In Powering the Future, Nobel laureate Robert B. Laughlin transports us two centuries into the future, when we’ve ceased to use carbon from the ground—either because humans have banned carbon burning or because fuel has simply run out. Boldly, Laughlin predicts no earth-shattering transformations will have taken place. Six generations from now, there will still be soccer moms, shopping malls, and business trips. Firesides will still be snug and warm.
How will we do it? Not by discovering a magic bullet to slay our energy problems, but through a slew of fascinating technologies, drawing on wind, water, and fire. Powering the Future is an objective yet optimistic tour through alternative fuel sources, set in a world where we’ve burned every last drop of petroleum and every last shovelful of coal.
Fossil fuels will run out. The present flow of crude oil out of the ground equals in one day the average flow of the Mississippi River past New Orleans in thirteen minutes. If you add the energy equivalents of gas and coal, it’s thirty-six minutes. At the present rate of consumption, we’ll be out of fossil fuels in two centuries’ time.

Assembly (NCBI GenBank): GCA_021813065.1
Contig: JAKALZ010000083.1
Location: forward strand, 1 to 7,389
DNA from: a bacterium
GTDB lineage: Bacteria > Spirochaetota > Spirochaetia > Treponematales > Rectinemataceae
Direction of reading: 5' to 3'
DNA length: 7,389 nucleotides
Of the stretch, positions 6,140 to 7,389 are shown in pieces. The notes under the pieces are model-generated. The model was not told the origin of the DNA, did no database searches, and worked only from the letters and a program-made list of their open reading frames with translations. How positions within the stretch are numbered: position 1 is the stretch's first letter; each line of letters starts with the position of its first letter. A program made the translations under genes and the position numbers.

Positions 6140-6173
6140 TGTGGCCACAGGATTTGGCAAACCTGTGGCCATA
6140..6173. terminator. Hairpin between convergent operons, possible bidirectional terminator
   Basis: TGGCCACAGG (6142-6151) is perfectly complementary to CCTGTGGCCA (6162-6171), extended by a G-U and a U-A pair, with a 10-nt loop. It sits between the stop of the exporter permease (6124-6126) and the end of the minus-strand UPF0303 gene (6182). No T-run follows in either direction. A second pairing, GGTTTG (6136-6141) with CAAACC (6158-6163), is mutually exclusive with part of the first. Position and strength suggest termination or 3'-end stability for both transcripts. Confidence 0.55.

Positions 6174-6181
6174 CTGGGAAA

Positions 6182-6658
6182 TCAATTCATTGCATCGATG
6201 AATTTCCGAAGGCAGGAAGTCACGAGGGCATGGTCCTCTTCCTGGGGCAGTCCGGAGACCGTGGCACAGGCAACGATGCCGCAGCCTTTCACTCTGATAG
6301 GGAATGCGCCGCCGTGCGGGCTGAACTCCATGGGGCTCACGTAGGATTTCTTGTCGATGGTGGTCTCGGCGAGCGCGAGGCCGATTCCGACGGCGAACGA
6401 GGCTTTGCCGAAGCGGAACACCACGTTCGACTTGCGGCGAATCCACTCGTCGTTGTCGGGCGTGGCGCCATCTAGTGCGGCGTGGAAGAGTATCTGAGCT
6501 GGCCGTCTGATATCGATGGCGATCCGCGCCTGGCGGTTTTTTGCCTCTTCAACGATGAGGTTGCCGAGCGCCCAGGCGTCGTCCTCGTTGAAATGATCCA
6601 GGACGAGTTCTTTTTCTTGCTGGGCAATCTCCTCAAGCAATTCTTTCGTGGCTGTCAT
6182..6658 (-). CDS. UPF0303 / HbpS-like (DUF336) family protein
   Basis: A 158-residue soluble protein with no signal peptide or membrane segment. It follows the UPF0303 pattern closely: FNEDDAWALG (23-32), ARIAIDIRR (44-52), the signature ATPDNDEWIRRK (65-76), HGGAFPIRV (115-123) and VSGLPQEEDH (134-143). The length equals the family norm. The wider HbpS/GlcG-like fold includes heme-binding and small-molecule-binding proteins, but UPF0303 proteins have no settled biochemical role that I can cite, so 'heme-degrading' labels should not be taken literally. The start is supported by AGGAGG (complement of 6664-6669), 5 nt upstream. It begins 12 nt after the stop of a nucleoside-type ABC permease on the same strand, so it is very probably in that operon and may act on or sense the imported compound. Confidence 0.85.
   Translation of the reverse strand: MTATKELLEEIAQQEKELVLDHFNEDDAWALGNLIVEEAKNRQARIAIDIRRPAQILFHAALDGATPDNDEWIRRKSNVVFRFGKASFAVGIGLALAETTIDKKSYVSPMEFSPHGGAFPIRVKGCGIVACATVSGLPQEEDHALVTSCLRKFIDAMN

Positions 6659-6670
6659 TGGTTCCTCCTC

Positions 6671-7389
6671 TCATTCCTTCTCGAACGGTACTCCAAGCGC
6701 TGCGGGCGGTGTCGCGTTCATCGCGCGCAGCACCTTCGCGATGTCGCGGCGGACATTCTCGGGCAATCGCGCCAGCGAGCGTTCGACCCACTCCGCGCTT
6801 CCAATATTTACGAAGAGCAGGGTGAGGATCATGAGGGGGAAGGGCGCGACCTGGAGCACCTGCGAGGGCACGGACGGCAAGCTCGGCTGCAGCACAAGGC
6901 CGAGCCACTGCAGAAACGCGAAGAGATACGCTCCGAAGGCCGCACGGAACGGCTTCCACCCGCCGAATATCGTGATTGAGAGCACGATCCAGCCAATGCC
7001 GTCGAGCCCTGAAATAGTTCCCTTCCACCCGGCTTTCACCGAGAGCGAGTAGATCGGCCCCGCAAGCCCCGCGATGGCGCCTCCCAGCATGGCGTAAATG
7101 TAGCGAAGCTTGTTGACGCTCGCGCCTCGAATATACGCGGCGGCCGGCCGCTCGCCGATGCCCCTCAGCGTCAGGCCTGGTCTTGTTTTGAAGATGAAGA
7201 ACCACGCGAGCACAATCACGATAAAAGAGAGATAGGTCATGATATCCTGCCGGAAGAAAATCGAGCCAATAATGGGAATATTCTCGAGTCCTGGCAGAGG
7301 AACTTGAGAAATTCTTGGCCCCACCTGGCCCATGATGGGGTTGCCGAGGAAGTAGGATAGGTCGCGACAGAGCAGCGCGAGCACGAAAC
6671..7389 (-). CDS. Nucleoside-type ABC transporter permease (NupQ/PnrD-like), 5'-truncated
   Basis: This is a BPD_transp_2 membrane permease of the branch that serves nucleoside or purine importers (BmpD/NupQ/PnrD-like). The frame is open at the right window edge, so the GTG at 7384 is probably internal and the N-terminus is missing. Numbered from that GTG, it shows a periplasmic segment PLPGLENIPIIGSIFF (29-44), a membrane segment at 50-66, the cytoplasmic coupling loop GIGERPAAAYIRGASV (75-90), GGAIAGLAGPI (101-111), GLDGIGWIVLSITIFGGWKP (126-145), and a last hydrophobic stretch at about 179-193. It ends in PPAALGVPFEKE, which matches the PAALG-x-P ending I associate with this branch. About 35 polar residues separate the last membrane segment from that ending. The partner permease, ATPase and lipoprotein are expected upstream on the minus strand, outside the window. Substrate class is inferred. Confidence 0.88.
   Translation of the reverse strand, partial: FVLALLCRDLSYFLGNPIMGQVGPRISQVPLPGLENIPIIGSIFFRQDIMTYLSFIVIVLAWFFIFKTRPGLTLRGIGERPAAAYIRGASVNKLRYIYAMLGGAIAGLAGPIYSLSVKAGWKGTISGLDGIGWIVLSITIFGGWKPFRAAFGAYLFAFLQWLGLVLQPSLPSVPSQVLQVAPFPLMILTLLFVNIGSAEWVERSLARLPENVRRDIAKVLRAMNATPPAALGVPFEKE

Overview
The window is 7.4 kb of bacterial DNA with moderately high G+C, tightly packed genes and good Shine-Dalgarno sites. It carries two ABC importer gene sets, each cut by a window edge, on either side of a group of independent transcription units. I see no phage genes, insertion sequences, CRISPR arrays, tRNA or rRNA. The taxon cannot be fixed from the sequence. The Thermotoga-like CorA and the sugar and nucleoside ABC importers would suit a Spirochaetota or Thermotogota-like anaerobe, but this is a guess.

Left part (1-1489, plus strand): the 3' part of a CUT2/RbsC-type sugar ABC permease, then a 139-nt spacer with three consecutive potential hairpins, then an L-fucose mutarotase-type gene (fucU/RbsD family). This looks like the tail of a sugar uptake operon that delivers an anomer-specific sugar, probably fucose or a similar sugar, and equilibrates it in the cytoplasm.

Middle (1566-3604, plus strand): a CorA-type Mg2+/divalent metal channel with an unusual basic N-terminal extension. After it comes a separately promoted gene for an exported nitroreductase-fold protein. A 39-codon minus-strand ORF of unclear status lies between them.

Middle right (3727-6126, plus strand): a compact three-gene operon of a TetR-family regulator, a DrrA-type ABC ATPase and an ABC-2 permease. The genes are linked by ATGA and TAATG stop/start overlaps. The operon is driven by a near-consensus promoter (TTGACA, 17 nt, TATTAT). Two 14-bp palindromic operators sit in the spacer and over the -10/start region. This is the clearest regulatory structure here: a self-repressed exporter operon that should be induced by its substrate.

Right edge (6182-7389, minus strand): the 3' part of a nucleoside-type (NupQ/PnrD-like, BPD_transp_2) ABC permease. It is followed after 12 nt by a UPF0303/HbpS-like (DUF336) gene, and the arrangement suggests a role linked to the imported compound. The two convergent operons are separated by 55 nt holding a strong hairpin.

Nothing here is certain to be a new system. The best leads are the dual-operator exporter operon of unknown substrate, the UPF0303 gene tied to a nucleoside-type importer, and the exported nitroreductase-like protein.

We always choose the cheapest gas. From the nineteenth-century consolidation of the oil business to the California energy crisis of 2000-2001, the energy business has shown, time and again, how low prices dominate market share. Market forces—not green technology—will be the driver of energy innovation in the next 200 years.
The laws of physics remain fixed. Energy will still be conserved, degrade entropically with use, and have to be disposed of as waste heat into outer space. How much energy a fuel can pack away in a given space is fixed by quantum mechanics—and if we want to keep flying jet planes, we will need carbon-based fuels.
Animal waste.If dried and burned, the world’s agricultural manure would supply about one-third as much energy as all the coal we presently consume.
Trash. The United States disposes of 88 million tons of carbon in its trash per year. While the incineration of waste trash is not enough to contribute meaningfully to the global demand for energy, it will constrain fuel prices by providing a cheap supply of carbon.
Solar energy.The power used to light all the cities around the world is only one-millionth of the total power of sunlight pouring down on earth’s daytime side. And the amount of hydropump storage required to store the world’s daily electrical surge is equal to only eight times the volume of Lake Mead.